Westport Sunrise Rotary

Postings from the Westport Sunrise Rotary Club

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Police Chief Dale Call – Local Boy Makes Good

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Police Chief Dale Call Holds His Great Duck Race Ticket

Westport Police Chief Dale Call gave Westport Sunrise Rotary a simple message on May 18 at BobbyQ’s Restaurant: be more civil and respectful to your neighbors, obey STOP signs and red lights, do not use your cell phone while you’re driving and lock your doors when you leave home.

Call grew up in Westport, “my family has been here next to forever.” He graduated from Staples in 1980 and joined the department as a part time officer.  In 1982 he became a full time policeman, and a second generation police officer. He “grew up in the police department,” and was appointed chief last October.

Today he is the only second generation officer remaining, though he added his department has “a lot of Staples graduates in its command staff.”

Reflecting on his service, he has “no complaints, I’ve had a great career, though I never expected to earn two stars.” “Everything good that has happened has happened because of my job,” including meeting his future wife while responding to an accident involving an injured dog on the Post Road.

Westport has changed, Call stated. “When I was young I knew everyone who lived within a mile of my house.” Gone are the days, he lamented, when neighbor would ask neighbor to turn down the music. Today many of the police’s calls have them acting as neighbor, and asking for greater civility.

Fortunately for Westport, civility is a greater problem than major crime. One frequent example is that people increasingly treat red lights and STOP signs as though they are “optional.”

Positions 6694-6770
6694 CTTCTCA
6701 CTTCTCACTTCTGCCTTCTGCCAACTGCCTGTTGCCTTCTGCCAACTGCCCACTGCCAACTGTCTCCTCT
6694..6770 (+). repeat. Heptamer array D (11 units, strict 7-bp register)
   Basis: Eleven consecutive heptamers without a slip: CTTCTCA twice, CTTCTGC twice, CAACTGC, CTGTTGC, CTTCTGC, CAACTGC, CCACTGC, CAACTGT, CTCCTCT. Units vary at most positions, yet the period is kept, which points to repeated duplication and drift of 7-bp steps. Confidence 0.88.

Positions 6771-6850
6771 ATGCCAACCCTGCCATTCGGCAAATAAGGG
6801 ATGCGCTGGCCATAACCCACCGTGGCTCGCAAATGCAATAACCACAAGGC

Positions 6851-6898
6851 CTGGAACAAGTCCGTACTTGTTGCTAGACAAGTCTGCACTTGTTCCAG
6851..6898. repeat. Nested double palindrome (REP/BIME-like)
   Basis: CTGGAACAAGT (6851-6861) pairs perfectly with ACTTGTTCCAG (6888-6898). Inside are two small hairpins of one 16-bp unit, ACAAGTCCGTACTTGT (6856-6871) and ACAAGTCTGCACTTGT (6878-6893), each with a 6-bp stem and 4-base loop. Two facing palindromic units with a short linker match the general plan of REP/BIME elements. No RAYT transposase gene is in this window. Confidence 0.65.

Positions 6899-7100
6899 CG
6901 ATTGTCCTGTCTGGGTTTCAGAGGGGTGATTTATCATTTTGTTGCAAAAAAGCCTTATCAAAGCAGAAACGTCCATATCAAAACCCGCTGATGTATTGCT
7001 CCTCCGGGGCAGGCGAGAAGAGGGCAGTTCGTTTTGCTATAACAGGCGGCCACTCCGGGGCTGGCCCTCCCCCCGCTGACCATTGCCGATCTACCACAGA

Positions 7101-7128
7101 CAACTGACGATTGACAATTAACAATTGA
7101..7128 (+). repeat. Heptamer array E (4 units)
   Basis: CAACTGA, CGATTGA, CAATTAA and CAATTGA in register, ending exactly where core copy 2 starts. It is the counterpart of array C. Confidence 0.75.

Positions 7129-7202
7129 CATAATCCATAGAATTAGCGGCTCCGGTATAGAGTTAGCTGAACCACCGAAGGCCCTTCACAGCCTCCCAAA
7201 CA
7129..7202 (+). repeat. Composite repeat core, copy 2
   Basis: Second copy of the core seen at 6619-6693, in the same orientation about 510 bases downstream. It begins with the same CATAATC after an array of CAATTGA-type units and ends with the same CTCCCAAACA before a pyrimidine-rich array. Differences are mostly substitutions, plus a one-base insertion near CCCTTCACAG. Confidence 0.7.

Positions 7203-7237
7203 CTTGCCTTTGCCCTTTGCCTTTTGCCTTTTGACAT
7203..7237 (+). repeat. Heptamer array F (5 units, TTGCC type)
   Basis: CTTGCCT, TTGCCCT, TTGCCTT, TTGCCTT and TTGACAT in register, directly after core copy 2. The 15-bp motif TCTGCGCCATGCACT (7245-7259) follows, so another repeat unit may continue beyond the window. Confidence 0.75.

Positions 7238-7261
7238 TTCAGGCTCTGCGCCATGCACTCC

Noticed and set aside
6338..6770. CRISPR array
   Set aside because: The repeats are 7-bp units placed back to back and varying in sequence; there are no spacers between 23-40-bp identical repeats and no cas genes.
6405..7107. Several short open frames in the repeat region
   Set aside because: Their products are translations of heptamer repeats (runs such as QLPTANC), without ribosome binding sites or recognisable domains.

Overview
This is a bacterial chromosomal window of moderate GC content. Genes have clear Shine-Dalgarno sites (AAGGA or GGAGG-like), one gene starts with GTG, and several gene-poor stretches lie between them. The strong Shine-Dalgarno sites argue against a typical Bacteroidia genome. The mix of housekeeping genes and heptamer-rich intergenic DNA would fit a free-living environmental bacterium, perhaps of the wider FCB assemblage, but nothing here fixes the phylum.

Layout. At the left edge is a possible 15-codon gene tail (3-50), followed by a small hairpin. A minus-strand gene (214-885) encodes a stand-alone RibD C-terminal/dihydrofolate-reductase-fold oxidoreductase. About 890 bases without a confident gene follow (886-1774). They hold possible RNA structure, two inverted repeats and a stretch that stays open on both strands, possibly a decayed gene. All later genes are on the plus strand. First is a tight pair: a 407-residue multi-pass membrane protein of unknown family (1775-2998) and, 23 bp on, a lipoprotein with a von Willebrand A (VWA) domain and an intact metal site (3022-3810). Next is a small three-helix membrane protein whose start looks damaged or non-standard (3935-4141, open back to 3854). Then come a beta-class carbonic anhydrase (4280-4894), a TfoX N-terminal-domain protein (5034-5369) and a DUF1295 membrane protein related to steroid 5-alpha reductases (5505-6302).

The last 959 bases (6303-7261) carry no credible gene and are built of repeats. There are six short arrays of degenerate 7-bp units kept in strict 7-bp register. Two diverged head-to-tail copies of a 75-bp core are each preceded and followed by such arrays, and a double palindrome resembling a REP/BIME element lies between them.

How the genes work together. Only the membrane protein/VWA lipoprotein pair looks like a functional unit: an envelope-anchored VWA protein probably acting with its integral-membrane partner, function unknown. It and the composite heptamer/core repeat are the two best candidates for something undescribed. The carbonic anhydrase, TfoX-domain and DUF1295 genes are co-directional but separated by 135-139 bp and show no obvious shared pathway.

Cell phones, too, are a growing problem, and texting while driving is worse. “There’s always a story” Call said “when an officer stops a driver for using a cell phone.” You’d think they know a policeman has heard them all.

Then he added that police are exempt from the law. They can talk on a handheld phone while they drive.

At the same time, one of the “field” lessons brought home to Westport’s police, on top of all their training, is that better listening encourages greater civility and respect.  Particularly so because “we often encounter people having the worst day of their life.” He added “we’re still waiting for the call inviting us to share a plate of freshly baked cookies.”

He summed by saying Westport is a “very, very safe town,” and when there is crime, our police almost always get the perpetrator.

The chief is also focused on continuing to develop the type of police department that best serves this community. In days past many young people, like Call, grew up in Westport, knew the community and wanted to join.

Not so today. The chief said they are looking beyond test scores for prospective officers, and are seeking “candidates who will fit into the community because most are not from the community.”

Roy Fuchs

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